According to Bargouty, the Ministry of Culture prioritizes cultural activities in rural areas or cities far from Ramallah where people have fewer opportunities. But she admitted that the ministry doesn’t focus on the Israeli-controlled Area C, which constitutes around 60% of the West Bank, due to Israeli restrictions. She said that even in Jerusalem and in Area B, which is under Israeli security control, they face obstacles if they try to build new venues and risk the military turning an area into a “closed military zone” if they try to arrange a festival.

According to Ibrahim, who has toured the West Bank with a mobile theater showing puppet shows for children, he sees villages in Area C being widely neglected.

“No one goes there. Sometimes I reach a place and there is no electricity and I have had to connect to my car battery,” he said. He sees it as the government’s responsibility to ensure that cultural events also reach these areas.

According to Julien Chiappone-Lucchesi, director of the French Institute in Ramallah, around 80% of major cultural activities happen in Ramallah. He sees the city’s many cafes, coffee shops and political and international institutions fostering an atmosphere of freedom to address even sensitive social and political topics. In his view, this has also lead to an increase in quality with some events, such as the annual Ramallah Contemporary Dance Festival, now offering a better program than its counterpart in Tel Aviv. Chiappone-Lucchesi added that while they are more careful when choosing events in the institutes’ Gaza branch, he never censors events in Ramallah. But the flipside of the vast number of cultural opportunities is competition for an audience.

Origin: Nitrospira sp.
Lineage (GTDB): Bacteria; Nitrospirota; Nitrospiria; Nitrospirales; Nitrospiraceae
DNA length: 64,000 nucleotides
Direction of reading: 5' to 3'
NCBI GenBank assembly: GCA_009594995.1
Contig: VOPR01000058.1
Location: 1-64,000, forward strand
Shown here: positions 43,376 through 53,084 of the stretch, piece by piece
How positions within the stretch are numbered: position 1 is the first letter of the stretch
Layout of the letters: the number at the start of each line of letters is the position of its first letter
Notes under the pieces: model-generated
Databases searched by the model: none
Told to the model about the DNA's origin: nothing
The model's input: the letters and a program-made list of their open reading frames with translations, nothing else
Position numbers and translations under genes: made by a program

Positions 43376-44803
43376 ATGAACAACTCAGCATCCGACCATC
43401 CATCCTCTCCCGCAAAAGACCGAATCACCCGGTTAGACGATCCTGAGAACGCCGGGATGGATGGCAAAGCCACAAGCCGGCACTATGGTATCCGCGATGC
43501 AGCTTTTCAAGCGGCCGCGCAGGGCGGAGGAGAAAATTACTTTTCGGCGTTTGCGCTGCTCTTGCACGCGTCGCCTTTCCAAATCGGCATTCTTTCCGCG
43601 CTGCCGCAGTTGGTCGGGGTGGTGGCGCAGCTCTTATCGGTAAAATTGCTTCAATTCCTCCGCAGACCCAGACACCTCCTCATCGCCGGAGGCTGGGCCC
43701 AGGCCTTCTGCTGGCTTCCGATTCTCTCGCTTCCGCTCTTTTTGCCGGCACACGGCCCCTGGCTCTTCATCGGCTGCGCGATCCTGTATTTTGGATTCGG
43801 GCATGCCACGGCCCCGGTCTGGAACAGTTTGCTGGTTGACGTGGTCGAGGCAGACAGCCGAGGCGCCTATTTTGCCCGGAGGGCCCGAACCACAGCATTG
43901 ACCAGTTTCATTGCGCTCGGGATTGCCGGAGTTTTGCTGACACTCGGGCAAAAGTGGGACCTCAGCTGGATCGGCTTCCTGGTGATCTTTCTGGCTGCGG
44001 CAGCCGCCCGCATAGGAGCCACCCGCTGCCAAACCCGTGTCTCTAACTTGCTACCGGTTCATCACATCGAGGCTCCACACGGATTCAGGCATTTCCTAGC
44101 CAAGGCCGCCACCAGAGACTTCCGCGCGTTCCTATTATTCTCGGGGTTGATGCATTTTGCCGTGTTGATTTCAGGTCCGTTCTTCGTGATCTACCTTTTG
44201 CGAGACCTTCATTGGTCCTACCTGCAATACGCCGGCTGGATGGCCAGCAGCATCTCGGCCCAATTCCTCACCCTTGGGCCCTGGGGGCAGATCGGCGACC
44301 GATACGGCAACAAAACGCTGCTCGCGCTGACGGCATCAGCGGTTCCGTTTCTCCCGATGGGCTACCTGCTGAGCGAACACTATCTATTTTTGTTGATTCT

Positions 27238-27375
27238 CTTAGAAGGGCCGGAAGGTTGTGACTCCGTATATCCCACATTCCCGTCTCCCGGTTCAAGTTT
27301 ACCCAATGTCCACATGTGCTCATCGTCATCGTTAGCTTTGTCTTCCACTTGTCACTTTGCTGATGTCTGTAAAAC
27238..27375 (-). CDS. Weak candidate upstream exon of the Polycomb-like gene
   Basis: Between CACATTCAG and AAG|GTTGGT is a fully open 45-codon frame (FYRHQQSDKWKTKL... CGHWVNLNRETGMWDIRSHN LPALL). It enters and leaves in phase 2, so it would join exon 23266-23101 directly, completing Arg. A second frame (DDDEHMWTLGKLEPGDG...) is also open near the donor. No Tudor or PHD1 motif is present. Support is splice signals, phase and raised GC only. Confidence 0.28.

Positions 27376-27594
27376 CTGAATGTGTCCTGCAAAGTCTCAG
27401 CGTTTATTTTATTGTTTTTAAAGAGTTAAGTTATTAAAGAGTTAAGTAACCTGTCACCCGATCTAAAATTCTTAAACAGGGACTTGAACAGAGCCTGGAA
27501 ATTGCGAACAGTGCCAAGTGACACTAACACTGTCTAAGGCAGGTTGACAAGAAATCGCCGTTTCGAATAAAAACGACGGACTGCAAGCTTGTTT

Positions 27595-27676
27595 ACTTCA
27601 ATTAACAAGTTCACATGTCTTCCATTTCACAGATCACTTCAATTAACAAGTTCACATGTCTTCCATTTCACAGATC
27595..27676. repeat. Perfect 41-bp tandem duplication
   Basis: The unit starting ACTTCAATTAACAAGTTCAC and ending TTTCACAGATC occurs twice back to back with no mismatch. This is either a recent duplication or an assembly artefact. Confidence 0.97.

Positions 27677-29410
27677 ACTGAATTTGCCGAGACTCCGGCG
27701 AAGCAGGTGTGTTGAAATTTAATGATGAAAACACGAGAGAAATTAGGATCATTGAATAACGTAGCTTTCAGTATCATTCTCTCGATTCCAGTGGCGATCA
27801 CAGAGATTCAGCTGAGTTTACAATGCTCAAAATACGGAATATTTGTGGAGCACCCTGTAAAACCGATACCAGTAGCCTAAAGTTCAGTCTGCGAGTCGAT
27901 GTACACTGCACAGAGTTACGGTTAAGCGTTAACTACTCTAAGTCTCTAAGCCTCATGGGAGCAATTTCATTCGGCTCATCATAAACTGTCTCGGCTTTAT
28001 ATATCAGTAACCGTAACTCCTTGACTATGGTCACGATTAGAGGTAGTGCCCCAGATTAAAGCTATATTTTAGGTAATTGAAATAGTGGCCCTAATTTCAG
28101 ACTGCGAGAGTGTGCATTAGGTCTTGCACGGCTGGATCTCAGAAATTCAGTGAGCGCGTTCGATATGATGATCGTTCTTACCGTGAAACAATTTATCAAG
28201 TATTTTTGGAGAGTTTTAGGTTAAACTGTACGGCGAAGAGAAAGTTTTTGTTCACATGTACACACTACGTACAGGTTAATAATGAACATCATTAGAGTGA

“In a day, you can have up to three or four events and since it’s often a small circle of the bourgeois who attend, they can’t be at the same place,” he told Al-Monitor.

The American-funded “Holiday” has had no problems attracting audiences. On its opening night May 30, a wide international audience crossed the checkpoints from Jerusalem to see the play, which featured English subtitles on a screen above the stage. But the play also tours other cities and arranges for busses to bring people from rural areas.

“For some, it’s the first time they see a play, and you hear them complain that there is alcohol and girls in the play, or it not being about the occupation,” Firas Abu Sabah, one of the actors, told Al-Monitor with a smile.

Lena Odgaard is a Danish journalist reporting from around the Middle East, primarily on Israel and Palestine. On Twitter:  @l_odgaard

This article first appeared here:


MIFTAH: The vibrant canvas that is Palestine

Date posted: April 29, 2013
By Joharah Baker for MIFTAH

Oppression can do strange things to people. When it is oppression in the form of a decades-long military occupation, it means the occupied people run the risk of becoming one-dimensional in the sense that the occupation is what defines them and shapes their past, present and future.

For the Palestinians, this is true to a large extent. Because the Israeli occupation consumes us, preoccupies our everyday lives and effects the smallest aspects of it, we find ourselves thinking mostly about this occupation and ways to resist it, do away with it, or at least work around it.

The thing is, the Palestinians are hardly one-dimensional. The fact that the occupation has taken over so much of our lives does not mean we do not have the potential to embrace other less discouraging aspects of life itself. In the past week, Ramallah – the hub of Palestinian cultural life – has seen Palestinian Fashion Week, the Contemporary Dance Festival and a Spring Festival for children. All of the above activities have been distinctly Palestinian but they were not solely catered to the traditional theme of occupation and oppression, which the Palestinians have grown so accustomed to and believe is the only way the world views them.

Read more…

AlJazeera: Palestinians celebrate festival of dance

Away from the factional politics and the tensions, residents of the West Bank have been celebrating on the streets.